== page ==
William Funk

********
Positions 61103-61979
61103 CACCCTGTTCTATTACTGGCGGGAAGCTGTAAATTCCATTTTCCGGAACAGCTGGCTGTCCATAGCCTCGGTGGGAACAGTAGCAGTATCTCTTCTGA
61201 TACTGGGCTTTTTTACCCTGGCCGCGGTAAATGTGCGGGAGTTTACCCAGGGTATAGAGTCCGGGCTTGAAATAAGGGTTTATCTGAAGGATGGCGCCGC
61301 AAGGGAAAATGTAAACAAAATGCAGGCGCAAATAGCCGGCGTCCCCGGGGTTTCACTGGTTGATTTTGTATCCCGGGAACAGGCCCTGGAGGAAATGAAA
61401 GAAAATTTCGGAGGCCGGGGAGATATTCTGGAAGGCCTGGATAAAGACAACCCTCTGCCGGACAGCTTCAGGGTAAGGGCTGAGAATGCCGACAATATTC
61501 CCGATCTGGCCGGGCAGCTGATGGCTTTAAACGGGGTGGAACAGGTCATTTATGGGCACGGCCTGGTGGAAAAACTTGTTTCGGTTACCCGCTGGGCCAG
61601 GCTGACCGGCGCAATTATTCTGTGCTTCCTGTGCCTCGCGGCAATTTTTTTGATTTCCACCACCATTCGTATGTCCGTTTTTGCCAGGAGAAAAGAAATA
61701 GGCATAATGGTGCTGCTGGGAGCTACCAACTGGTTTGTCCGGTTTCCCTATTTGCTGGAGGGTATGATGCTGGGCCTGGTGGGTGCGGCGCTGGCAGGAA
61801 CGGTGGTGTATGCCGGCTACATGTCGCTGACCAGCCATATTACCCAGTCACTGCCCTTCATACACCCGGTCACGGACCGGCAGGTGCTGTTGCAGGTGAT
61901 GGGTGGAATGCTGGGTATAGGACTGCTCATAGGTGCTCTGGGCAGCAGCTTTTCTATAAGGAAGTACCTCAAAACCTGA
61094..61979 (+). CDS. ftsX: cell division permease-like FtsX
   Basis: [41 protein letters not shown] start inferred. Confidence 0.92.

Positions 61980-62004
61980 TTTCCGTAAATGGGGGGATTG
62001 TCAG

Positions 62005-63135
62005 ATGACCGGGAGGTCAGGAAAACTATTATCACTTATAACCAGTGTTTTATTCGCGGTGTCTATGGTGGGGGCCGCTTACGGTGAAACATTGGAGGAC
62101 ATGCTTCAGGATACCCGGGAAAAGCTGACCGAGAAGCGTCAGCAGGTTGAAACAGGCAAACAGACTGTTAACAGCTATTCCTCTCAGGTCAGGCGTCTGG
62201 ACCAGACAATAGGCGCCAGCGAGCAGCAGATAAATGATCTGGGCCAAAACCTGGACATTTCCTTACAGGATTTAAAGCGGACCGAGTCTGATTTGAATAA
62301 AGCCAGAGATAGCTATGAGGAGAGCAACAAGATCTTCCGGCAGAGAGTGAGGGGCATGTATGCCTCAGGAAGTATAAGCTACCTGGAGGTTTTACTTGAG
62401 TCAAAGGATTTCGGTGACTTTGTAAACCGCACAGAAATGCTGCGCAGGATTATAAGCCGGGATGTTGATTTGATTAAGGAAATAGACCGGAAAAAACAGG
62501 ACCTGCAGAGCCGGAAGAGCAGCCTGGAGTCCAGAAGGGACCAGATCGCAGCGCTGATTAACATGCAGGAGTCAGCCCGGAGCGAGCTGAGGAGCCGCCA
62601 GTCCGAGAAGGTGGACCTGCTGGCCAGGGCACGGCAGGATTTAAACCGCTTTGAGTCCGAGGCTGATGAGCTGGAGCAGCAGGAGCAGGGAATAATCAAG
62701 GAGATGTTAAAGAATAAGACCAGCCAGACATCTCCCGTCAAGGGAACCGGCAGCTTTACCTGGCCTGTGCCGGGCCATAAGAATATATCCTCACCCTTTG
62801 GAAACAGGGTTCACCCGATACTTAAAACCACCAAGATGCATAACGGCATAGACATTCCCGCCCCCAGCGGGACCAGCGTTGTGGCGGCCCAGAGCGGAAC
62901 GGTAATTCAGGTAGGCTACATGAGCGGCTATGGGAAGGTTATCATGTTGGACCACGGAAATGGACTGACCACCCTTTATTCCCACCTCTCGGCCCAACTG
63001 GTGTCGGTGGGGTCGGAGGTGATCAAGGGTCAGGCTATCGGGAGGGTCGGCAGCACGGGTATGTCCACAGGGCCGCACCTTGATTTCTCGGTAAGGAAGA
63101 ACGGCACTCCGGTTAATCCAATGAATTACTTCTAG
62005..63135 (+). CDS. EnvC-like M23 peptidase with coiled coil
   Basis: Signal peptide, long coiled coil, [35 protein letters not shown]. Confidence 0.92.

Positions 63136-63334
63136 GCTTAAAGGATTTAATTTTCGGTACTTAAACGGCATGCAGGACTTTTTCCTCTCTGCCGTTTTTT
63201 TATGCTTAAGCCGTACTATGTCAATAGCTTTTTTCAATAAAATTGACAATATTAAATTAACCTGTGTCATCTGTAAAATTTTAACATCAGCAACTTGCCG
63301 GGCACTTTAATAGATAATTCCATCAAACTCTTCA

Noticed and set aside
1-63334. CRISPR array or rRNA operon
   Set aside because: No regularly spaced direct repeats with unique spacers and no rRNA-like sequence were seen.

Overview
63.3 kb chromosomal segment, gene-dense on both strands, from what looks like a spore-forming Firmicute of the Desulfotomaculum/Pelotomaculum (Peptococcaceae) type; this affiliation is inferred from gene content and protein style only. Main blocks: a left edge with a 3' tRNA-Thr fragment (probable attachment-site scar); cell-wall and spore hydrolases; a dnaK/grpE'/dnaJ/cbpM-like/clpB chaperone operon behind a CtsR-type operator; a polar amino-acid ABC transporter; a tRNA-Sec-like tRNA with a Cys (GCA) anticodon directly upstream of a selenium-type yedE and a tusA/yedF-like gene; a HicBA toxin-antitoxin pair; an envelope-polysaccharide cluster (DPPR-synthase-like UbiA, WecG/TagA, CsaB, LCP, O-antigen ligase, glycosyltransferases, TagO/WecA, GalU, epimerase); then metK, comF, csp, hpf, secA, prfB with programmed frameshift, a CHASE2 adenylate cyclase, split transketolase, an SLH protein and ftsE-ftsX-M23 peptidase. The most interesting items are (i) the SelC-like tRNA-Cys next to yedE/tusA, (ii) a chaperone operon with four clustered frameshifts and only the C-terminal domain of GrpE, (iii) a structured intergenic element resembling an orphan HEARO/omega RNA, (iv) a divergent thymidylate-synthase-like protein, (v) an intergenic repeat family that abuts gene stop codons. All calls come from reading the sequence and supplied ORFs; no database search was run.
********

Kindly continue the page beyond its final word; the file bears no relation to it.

One of the topics for this symposium is “trans-territorial administrative law.” It is said that public law is in the process of de-territorialization; that many of the phenomena discussed in the current context of modern administrative law (e.g., agency-networks, governance, privatization, globalization) have led to a lessening of the principle of territoriality in public law; and that, indeed, in a digital age, the principle of territoriality seems much less important to an increasing sector of regulation of activities (e.g., media, telecommunications, banking, insurance, internet, crime prevention, etc.). Deterritorialization is probably most evident in trade law, where the World Trade Organization (WTO)1 has become the de facto ruling body regarding national barriers to international trade. Nevertheless, de-territorialization is hardly limited to trade, as the International Criminal Court (ICC) reflects. While the United States has been a leader with regard to some aspects of this globalization of public law, such as in the formation of the WTO, it has also failed to participate in other aspects, such as in the creation of the ICC. What explains this American ambivalence?

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